Upon written request of a student’s parent or guardian and if authorized by the student’s diabetes medical management plan, a student with diabetes shall be permitted to perform blood glucose checks, administer insulin through the insulin delivery system the student uses, treat hypoglycemia, and otherwise attend to the monitoring and treatment of his or her diabetes in the classroom, in any area of the school or school grounds, and at any school related activity, and he or she shall be permitted to possess on his or her person at all times all necessary supplies and equipment to perform such monitoring and treatment.

Immunization

Every student in public or private school, regardless of the grade, must have on file a Georgia School Certificate of Immunization, Form 3032, which may be obtained from the Georgia Department of Health or a personal physician.  New students will have thirty days to provide this certificate.  After thirty days the student may not return to school until he/she provides the certificate.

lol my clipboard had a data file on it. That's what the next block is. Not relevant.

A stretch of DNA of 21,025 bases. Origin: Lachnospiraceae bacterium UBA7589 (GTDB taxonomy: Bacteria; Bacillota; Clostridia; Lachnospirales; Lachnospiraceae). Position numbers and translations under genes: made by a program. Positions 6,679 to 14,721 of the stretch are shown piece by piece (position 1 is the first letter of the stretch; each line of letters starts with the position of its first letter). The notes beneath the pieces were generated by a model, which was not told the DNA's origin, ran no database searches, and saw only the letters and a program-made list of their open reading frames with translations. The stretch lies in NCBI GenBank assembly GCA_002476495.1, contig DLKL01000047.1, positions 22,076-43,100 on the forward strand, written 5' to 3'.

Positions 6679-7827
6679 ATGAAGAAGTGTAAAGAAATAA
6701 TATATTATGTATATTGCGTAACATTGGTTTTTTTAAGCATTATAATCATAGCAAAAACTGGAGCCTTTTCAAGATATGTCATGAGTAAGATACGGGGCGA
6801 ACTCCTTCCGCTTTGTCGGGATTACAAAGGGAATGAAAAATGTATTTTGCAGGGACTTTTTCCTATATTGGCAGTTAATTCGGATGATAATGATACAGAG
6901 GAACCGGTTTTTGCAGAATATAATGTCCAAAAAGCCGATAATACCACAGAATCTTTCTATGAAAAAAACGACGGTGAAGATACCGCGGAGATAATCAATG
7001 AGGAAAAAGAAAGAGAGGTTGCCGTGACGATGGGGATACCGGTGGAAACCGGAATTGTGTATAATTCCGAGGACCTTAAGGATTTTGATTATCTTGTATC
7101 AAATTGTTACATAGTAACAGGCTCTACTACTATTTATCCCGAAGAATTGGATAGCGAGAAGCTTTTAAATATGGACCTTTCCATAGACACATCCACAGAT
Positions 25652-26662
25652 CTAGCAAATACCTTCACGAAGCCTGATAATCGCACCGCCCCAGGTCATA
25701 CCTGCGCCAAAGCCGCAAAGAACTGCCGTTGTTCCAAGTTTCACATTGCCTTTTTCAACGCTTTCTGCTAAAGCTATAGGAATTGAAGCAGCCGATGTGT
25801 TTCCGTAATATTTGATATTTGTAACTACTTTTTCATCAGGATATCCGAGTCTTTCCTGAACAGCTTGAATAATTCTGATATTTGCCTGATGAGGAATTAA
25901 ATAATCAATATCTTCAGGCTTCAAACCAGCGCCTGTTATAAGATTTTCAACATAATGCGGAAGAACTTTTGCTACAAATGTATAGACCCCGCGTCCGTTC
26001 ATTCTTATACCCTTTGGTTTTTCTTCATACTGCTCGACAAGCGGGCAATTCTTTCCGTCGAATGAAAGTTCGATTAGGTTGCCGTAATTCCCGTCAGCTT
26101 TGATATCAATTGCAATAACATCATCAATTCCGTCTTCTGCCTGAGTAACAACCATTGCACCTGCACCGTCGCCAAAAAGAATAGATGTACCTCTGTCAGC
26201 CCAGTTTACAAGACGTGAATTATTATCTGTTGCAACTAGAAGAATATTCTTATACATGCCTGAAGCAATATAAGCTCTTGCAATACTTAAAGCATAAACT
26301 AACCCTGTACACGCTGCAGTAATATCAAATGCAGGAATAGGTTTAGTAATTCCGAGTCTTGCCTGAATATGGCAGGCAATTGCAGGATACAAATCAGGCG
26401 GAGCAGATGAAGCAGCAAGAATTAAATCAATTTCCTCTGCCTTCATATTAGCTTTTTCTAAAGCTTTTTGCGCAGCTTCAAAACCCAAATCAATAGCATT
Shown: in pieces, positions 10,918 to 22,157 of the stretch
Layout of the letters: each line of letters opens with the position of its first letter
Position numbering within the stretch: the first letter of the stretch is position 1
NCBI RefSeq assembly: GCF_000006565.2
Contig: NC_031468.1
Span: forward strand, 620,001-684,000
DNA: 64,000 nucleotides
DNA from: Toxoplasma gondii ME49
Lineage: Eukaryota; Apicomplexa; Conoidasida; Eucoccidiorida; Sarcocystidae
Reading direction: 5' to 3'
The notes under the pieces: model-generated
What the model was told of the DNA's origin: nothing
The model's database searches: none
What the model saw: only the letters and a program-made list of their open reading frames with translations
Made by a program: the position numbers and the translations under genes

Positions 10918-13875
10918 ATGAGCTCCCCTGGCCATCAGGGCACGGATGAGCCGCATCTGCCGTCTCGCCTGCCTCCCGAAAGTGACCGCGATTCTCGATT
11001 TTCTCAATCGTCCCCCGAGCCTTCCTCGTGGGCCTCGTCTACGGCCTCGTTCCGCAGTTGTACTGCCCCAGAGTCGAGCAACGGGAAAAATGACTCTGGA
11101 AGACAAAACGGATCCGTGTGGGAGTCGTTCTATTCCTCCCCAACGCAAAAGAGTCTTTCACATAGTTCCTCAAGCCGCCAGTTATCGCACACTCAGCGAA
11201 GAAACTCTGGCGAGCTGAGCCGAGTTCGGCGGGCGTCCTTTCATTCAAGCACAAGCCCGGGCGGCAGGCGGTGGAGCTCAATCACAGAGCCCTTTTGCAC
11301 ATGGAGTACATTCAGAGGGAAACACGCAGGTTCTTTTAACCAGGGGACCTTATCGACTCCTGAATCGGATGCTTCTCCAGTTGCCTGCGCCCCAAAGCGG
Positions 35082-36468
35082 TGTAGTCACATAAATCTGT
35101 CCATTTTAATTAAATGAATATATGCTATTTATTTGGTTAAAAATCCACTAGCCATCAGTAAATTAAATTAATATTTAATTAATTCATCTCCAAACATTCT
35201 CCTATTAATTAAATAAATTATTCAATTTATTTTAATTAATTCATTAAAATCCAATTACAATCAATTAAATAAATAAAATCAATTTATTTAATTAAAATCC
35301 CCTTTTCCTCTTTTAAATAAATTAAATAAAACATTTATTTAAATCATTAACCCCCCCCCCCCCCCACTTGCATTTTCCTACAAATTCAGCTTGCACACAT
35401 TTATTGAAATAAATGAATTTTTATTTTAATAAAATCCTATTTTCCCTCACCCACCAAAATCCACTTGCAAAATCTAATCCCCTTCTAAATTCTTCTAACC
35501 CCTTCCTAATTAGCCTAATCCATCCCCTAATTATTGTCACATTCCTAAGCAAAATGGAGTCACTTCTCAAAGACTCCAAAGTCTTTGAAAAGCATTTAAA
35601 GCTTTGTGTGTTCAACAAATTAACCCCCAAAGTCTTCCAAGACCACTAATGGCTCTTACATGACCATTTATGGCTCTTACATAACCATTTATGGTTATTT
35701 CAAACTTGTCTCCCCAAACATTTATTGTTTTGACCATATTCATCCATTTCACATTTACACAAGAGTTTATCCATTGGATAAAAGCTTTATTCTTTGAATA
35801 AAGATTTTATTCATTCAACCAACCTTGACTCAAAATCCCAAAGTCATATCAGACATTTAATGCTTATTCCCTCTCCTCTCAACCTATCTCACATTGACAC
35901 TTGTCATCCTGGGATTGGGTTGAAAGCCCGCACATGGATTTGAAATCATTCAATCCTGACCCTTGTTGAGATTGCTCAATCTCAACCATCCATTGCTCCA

Lockers

Lockers are provided for all students.  Since students are accountable for their books and personal belongings, students cannot share lockers or alter them for any reason.  If a locker does not work properly, the student should report the problem to the office and not use the locker until it is working.  Each student will be responsible for restitution for any damage to that locker.  The school is not responsible for items stolen from lockers.  The school reserves the right to inspect lockers at any time.

Textbooks